The State-appointed agent for the procurement, storage and distribution of medical supplies, the National Pharmaceutical Company of Zimbabwe (Natpharm), has been given 48 hours to approach the local market to procure the required medicine and sundries using RTGS dollars in a move meant to speed up the procurementprocess.
The resolution followed recommendations of a meeting held on March 19, 2019, between the Procurement Regulatory Authority of Zimbabwe (PRAZ), the Ministry of Health and Child Care, and Natpharm, in direct response to media coverage following a news clip by Parirenyatwa Group of Hospitals’ Paediatrics Division head Dr Azza Mashumba.
Doctors alluded to tender processes slowing procurement according to PRAZ.
“The Procurement Regulatory Authority of Zimbabwe (PRAZ) noted with concern the news story pertaining to the limited resources in the health sector as covered in the media recently. Parirenyatwa Group of Hospitals’ Paediatrics Division head, Dr Azza Mashumba, indicated in the news clip that the health officials were operating under very difficult circumstances.
Dr Mashumba alluded to tender processes as contributing to acute shortage of medicine and sundries,” said PRAZ in a statement.
After rummaging through the issue for an in-depth appreciation of the actual challenge, it emerged that Natpharm, failed to procure the required items in time due to several pending US dollar-based nostro contracts at its disposal.
“Due to the shortage of foreign currency contracts could not materialise,” said PRAZ.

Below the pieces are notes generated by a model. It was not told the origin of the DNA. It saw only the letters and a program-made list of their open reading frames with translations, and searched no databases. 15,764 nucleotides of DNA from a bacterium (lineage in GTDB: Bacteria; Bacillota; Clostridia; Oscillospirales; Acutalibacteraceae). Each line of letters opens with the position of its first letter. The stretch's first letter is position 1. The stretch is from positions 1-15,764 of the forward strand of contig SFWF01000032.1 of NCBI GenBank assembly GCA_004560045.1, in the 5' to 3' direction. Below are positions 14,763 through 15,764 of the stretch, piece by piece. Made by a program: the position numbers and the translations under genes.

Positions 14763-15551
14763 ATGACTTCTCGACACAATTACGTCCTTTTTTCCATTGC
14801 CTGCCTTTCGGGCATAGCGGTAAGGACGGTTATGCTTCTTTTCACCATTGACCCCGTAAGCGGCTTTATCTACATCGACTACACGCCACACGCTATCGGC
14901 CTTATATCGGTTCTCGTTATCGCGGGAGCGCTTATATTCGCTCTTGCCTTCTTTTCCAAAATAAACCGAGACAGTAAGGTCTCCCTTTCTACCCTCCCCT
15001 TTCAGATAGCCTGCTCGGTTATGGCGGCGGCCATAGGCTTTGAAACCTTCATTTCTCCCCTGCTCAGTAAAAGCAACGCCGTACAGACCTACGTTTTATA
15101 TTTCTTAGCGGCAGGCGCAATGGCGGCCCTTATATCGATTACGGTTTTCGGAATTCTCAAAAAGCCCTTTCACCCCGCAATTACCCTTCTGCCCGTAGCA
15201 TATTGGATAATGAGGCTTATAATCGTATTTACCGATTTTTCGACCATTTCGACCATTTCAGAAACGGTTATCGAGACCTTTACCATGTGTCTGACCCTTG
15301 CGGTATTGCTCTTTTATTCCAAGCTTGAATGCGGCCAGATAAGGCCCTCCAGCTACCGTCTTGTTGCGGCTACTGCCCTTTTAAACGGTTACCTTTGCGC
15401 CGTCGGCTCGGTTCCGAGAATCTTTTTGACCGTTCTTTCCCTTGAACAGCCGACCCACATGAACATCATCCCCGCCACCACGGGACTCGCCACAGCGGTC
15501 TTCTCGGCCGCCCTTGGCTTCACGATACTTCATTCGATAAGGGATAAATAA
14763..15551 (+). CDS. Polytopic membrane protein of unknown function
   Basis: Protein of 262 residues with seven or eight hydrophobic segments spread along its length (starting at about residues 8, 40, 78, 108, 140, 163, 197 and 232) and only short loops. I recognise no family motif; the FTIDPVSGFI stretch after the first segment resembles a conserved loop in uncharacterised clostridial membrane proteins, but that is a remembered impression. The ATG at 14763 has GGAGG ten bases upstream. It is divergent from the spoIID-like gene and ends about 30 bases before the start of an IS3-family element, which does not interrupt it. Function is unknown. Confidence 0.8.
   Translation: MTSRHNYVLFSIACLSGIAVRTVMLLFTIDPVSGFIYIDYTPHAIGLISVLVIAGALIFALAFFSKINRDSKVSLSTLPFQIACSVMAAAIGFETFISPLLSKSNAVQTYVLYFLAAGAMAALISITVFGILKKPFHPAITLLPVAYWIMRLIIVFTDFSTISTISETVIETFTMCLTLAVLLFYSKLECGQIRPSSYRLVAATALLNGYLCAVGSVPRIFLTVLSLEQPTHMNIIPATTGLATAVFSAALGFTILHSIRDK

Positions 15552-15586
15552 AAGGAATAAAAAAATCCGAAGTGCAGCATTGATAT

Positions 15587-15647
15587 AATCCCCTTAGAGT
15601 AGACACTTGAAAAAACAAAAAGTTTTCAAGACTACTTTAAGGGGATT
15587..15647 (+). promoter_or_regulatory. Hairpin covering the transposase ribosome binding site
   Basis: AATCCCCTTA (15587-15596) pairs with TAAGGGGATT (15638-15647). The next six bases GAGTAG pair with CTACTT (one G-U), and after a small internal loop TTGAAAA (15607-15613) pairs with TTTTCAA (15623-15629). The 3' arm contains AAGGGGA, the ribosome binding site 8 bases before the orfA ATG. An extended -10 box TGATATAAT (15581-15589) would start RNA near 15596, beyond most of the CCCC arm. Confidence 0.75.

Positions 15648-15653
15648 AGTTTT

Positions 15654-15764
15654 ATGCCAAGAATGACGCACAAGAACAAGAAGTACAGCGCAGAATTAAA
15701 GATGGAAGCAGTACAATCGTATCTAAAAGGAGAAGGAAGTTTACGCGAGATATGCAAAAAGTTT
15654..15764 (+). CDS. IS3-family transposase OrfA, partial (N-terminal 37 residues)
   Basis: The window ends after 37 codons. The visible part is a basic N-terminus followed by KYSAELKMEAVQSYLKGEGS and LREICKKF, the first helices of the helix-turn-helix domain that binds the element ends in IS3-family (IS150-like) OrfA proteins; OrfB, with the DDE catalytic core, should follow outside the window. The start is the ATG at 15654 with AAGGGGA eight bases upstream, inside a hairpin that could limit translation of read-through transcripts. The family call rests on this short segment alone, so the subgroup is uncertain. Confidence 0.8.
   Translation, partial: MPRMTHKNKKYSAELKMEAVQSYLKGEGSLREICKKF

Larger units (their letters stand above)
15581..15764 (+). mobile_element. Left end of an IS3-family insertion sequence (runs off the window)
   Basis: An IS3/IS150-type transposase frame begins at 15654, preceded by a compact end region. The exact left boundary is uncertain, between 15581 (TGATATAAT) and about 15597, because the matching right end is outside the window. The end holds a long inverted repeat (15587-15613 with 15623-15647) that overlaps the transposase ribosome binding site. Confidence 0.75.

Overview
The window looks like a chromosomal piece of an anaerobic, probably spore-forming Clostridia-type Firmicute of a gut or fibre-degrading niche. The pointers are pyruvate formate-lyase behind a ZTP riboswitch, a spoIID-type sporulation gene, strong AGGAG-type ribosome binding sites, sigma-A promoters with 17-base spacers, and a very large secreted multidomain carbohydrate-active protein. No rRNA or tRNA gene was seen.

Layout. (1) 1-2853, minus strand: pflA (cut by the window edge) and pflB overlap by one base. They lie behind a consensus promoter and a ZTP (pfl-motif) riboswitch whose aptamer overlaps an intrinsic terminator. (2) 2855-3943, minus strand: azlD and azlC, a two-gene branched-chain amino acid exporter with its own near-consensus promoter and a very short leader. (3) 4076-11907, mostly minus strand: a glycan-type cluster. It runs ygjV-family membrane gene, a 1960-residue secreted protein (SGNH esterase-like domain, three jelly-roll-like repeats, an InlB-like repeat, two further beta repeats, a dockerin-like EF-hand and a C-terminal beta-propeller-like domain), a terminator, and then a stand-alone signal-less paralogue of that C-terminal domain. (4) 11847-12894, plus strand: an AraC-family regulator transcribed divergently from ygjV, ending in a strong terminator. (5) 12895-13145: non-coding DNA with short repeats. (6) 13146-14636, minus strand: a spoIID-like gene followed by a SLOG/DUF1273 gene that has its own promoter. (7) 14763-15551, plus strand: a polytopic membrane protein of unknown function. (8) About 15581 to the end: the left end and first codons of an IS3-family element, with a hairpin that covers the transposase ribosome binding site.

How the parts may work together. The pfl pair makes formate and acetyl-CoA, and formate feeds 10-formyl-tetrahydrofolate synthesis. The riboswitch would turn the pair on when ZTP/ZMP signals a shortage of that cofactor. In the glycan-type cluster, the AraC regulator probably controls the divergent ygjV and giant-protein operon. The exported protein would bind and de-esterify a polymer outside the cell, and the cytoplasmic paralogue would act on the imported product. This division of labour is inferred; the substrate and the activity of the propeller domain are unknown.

Failure to service the nostro accounts resulted in the shortage of medicine and sundries in public hospitals, leading to an outcry by hospital officials. Exploiting an outcry by hospital officials, a certain company tabled an unsolicited offer amounting to RTGS$76 million worth of medicine and sundries before Natpharm.
The offer which was brought for usual review by PRAZ’s Special Procurement Oversight Committee (SPOC) failed its eligibility test after being found at odds with a section of the Public Procurement and Disposal of Public Assets Act which calls for cost-effectiveness, fairness, honesty, transparency, and competitiveness.
“The Special Procurement Oversight Committee on review noted that the procurement process was not as according to Section 4 (a) of the Public Procurement and Disposal of Public Assets Act (Chapter 22:23) to “ensure that procurement is effected in a manner that is transparent, fair, honest, cost-effective and competitive”.
PRAZ together with the Ministry of Health and Child Care observed at the meeting that competitiveness cannot be assessed with a single bid as the assessment entails having many bids for comparison purposes. In light of the observation the $76 million RTGS offer could not be the means to an end “given the nature of the pharmaceutical market that is mature and has many players”.
“The meeting then resolved that in view of the emergency situation in the hospitals Natpharm be given 48 hours to approach the local market to procure the required medicine and sundries using RTGS dollars in a move to speed up the procurement process,” said PRAZ.